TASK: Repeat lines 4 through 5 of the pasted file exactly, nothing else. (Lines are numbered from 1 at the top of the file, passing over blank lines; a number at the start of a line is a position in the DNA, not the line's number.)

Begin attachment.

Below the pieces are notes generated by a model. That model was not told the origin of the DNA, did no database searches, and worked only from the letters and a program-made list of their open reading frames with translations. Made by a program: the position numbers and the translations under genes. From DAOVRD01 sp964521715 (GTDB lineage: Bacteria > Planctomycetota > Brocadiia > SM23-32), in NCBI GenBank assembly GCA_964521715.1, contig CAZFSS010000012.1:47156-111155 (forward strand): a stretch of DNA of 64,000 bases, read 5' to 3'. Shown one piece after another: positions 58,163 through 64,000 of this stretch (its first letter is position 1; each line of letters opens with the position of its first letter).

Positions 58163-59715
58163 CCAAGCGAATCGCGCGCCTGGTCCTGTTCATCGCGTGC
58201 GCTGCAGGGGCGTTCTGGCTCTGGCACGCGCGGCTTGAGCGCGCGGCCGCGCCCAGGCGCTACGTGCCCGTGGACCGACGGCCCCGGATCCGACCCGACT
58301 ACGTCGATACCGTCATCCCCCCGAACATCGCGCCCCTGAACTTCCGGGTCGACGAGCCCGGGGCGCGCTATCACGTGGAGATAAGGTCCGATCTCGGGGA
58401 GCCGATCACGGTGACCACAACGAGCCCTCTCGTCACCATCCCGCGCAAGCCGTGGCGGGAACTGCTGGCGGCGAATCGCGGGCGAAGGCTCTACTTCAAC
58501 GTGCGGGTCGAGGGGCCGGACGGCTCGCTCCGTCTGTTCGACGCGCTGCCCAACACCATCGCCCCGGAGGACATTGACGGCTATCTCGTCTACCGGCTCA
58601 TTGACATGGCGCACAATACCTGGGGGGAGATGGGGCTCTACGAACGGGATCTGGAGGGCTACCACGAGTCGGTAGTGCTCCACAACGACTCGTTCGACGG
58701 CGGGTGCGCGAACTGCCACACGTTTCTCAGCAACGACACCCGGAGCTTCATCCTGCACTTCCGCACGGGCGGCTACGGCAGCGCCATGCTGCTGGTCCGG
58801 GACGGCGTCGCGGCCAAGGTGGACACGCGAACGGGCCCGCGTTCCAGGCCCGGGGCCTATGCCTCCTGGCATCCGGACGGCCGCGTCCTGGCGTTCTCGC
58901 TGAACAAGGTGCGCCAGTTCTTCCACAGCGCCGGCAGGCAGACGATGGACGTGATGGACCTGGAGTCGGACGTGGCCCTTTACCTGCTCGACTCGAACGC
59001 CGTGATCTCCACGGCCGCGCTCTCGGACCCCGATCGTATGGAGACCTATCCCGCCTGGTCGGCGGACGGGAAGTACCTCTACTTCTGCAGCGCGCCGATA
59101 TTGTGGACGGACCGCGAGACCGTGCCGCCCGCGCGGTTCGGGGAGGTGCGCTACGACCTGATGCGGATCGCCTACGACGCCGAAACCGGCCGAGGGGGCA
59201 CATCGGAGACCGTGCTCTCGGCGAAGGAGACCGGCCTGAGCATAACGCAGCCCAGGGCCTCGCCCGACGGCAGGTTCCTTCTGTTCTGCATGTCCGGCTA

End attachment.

58201 GCTGCAGGGGCGTTCTGGCTCTGGCACGCGCGGCTTGAGCGCGCGGCCGCGCCCAGGCGCTACGTGCCCGTGGACCGACGGCCCCGGATCCGACCCGACT
58301 ACGTCGATACCGTCATCCCCCCGAACATCGCGCCCCTGAACTTCCGGGTCGACGAGCCCGGGGCGCGCTATCACGTGGAGATAAGGTCCGATCTCGGGGA